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Complex chromosomal rearrangements induced in vivo by heavy ions

Durante M.a · Ando K.b · Furusawa Y.b · Obe G.c · George K.d · Cucinotta F.A.d
aDepartment of Physics, University Federico II, Naples (Italy); bHeavy-Ion Radiobiology Research Group, National Institute of Radiological Sciences, Chiba (Japan); cDepartment of Genetics, University of Duisburg-Essen, Essen (Germany); dNASA Lyndon B. Johnson Space Center, Houston, TX (USA) Cytogenet Genome Res 104:240–244 (2004) (DOI:10.1159/000077497)

Abstract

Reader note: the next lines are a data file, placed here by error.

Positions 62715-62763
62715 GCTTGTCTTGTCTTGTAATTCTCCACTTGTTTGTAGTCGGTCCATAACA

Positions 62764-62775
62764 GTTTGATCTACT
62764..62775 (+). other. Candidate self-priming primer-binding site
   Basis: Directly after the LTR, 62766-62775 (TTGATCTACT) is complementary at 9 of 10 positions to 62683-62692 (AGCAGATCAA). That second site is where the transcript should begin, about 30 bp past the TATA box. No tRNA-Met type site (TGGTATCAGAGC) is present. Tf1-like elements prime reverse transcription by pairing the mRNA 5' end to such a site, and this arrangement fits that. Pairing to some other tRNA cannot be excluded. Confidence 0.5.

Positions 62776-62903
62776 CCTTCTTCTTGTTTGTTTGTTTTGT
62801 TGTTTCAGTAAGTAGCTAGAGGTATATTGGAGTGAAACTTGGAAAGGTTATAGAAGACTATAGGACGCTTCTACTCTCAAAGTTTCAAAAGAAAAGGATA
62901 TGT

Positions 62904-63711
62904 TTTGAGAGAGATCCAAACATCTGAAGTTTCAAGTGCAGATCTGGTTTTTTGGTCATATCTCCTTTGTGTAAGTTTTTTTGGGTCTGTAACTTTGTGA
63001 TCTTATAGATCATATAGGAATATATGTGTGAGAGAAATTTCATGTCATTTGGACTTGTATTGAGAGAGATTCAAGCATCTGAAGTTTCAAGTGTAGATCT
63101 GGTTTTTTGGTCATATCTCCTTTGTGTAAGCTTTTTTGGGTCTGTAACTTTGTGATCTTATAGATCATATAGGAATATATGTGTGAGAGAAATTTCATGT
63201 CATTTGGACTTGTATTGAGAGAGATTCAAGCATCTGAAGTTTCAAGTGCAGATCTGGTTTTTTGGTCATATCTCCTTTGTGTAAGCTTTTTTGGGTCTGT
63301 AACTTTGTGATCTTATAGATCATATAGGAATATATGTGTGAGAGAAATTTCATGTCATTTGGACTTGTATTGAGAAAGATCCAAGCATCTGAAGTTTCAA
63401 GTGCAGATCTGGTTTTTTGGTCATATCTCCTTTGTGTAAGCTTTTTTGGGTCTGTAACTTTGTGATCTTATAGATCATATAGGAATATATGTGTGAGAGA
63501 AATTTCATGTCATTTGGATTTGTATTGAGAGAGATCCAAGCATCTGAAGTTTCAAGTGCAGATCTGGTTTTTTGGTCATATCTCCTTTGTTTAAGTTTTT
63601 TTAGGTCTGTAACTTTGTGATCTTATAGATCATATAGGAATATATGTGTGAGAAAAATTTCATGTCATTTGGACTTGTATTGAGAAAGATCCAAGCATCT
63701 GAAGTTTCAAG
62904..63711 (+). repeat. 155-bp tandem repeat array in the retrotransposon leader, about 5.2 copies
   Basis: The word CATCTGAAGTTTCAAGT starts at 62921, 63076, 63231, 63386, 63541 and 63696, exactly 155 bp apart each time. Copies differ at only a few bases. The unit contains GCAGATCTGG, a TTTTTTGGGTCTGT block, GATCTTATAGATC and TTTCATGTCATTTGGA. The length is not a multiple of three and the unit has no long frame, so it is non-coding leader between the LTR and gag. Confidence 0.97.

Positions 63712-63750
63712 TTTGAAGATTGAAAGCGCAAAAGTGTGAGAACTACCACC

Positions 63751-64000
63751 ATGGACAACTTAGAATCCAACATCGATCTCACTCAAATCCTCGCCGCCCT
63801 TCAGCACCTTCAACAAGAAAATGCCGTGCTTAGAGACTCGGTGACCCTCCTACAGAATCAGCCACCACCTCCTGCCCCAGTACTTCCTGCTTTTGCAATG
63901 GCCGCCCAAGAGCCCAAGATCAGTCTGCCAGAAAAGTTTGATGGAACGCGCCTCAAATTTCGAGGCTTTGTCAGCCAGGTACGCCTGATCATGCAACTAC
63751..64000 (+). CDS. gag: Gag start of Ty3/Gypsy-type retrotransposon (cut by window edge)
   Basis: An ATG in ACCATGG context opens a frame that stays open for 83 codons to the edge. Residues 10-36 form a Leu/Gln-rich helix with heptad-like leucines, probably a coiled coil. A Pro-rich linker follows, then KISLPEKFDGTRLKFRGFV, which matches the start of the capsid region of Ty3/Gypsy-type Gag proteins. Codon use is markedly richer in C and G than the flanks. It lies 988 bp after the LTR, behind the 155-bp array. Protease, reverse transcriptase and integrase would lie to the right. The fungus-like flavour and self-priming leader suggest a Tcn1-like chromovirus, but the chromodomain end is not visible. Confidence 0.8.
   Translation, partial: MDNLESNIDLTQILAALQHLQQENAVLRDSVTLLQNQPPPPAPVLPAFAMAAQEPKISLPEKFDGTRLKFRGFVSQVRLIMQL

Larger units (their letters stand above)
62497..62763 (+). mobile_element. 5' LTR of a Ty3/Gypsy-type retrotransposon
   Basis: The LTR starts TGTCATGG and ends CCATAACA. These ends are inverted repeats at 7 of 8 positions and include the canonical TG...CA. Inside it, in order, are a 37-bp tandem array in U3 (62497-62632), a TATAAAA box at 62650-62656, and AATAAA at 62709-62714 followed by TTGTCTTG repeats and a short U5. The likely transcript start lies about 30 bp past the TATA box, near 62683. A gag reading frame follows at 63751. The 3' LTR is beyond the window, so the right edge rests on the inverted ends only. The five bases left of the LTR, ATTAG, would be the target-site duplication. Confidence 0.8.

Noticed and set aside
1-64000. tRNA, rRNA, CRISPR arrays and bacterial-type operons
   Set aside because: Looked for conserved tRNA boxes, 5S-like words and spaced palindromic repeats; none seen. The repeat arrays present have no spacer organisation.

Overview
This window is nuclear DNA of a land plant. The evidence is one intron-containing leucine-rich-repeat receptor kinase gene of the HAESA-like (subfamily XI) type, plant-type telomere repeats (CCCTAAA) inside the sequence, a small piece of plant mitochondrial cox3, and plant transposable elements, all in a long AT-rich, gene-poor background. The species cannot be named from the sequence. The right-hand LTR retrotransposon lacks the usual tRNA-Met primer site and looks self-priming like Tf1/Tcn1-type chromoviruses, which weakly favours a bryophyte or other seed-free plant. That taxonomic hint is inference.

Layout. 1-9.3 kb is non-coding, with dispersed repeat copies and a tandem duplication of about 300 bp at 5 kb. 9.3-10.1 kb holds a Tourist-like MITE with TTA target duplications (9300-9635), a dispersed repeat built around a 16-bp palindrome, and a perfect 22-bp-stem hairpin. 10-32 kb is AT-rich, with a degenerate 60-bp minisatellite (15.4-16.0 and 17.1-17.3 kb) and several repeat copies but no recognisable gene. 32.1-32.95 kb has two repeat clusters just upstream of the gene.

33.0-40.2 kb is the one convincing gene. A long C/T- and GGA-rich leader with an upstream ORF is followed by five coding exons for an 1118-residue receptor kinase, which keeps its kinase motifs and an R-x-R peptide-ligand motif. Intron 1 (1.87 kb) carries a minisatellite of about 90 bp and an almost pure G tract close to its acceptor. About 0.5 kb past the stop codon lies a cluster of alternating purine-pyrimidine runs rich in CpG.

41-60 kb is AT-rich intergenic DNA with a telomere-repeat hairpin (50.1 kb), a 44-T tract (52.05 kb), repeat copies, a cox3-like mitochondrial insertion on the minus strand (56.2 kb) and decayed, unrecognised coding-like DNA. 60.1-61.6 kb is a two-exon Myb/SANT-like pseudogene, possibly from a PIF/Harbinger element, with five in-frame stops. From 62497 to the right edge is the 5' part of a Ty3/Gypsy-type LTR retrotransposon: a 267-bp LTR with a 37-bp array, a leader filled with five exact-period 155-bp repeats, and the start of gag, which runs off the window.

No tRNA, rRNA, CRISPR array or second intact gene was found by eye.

It has been suggested that the ratio complex/simple exchanges can be used as a biomarker of exposure to high-LET radiation. We tested this hypothesis in vivo, by considering data from several studies that measured complex exchanges in peripheral blood from humans exposed to mixed fields of low- and high-LET radiation. In particular, we studied data from astronauts involved in long-term missions in low-Earth-orbit, and uterus cancer patients treated with accelerated carbon ions. Data from two studies of chromosomal aberrations in astronauts used blood samples obtained before and after space flight, and a third study used blood samples from patients before and after radiotherapy course. Similar methods were used in each study, where lymphocytes were stimulated to grow in vitro, and collected after incubation in either colcemid or calyculin A. Slides were painted with whole-chromosome DNA fluorescent probes (FISH), and complex and simple chromosome exchanges in the painted genome were classified separately. Complex-type exchanges were observed at low frequencies in control subjects, and in our test subjects before the treatment. No statistically significant increase in the yield of complex-type exchanges was induced by the space flight. Radiation therapy induced a high fraction of complex exchanges, but no significant differences could be detected between patients treated with accelerated carbon ions or X-rays. Complex chromosomal rearrangements do not represent a practical biomarker of radiation quality in our test subjects.   

 

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